Who gave the flame its changeful
And iridescent fires;

As the driftwood burning
Learned its jeweled blaze
From the sea’s blue splendor
Of colored nights and days.

 

 

Dust                                                                               

When I went to look at what had long been hidden,
A jewel laid long ago in a secret place,
I trembled, for I thought to see its dark deep fire –
But only a pinch of dust blew up in my face.

 

 

I almost gave my life long ago for a thing
That has gone to dust now, stinging my eyes –
It is strange how often a heart must be broken
Before the years can make it wise.

 

 

Ebb Tide

When the long day goes by                     
And I do not see your face,
The old wild, restless sorrow
Steals from its hiding place.

My day is barren and broken,
Bereft of light and song,
A sea beach bleak and windy
That moans the whole day long.

To the empty beach at ebb tide,
Bare with its rocks and scars,
Come back like the sea with singing,
And light of a million stars.

 

Embers

I said, “My youth is gone               
Like a fire beaten out by the rain,
That will never sway and sing
Or play with the wind again.”

I said, “It is no great sorrow
That quenched my youth in me,
But only little sorrows
Beating ceaselessly.”

I thought my youth was gone,
But you returned —
Like a flame at the call of the wind
It leaped and burned;

Threw off its ashen cloak,
And gowned anew
Gave itself like a bride
Once more to you.

 

Faces

People that I meet and pass                     
In the city’s broken roar,
Faces that I lose so soon
And have never found before,

Do you know how much you tell
In the meeting of our eyes,
How ashamed I am, and sad
To have pierced your poor disguise?

Secrets rushing without sound
Crying from your hiding places –
Let me go, I cannot bear
The sorrow of the passing faces.

–  People in the restless street,
Can it be, oh can it be
In the meeting of our eyes
That you know as much of me?

 

Gifts                                       

 

I gave my first love laughter,
I gave my second tears,
I gave my third love silence
Through all the years.

 

My first love gave me singing,
My second eyes to see,
But oh, it was my third love
Who gave my soul to me.

 

Gray Eyes                                  

It was April when you came
The first time to me,
And my first look in your eyes
Was like my first look at the sea.

We have been together
Four Aprils now
Watching for the green
On the swaying willow bough;

Yet whenever I turn
To your gray eyes over me,
It is as though I looked
For the first time at the sea.

 

Houses of Dreams

You took my empty dreams                        
And filled them every one
With tenderness and nobleness,
April and the sun.

The old empty dreams
Where my thoughts would throng
Are far too full of happiness
To even hold a song.

Oh, the empty dreams were dim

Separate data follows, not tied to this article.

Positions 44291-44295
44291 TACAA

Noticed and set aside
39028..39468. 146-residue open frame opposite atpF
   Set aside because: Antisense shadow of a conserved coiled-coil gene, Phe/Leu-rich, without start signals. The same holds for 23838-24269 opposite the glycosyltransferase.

And the empty dreams were wide,
They were sweet and shadowy houses
Where my thoughts could hide.

But you took my dreams away
And you made them all come true –
My thoughts have no place now to play,
And nothing now to do.

I Shall Not Care                                         

When I am dead and over me bright April
Shakes out her rain-drenched hair,
Though you should lean above me broken-hearted,
I shall not care.

I shall have peace, as leafy trees are peaceful
When rain bends down the bough,
And I shall be more silent and cold-hearted
Than you are now.

 

 

 

 

I Would Live in Your Love                                              

 

 

I would live in your love as the sea-grasses live in the sea,
Borne up by each wave as it passes, drawn down by each wave that recedes;
I would empty my soul of the dreams that have gathered in me,
I would beat with your heart as it beats, I would follow your soul
as it leads.

 

 

 

 

 

If Death Is Kind                                                                       

Perhaps if Death is kind, and there can be returning,
We will come back to earth some fragrant night,
And take these lanes to find the sea, and bending
Breathe the same honeysuckle, low and white.

We will come down at night to these resounding beaches
And the long gentle thunder of the sea,
Here for a single hour in the wide starlight
We shall be happy, for the dead are free.

 

 

Jewels                                                    

If I should see your eyes again,
I know how far their look would go –
Back to a morning in the park
With sapphire shadows on the snow.

Or back to oak trees in the spring
When you unloosed my hair and kissed
The head that lay against your knees
In the leaf shadow’s amethyst.

And still another shining place
We would remember — how the dun
Wild mountain held us on its crest
One diamond morning white with sun.

But I will turn my eyes from you
As women turn to put away
The jewels they have worn at night
And cannot wear in sober day.

 

Message

I heard a cry in the night,            
A thousand miles it came,
Sharp as a flash of light,
My name, my name!

 

 

It was your voice I heard,
You waked and loved me so –
I send you back this word,
I know, I know!

 

 

 

 

Spring Rain                                                  

I thought I had forgotten,
But it all came back again
To-night with the first spring thunder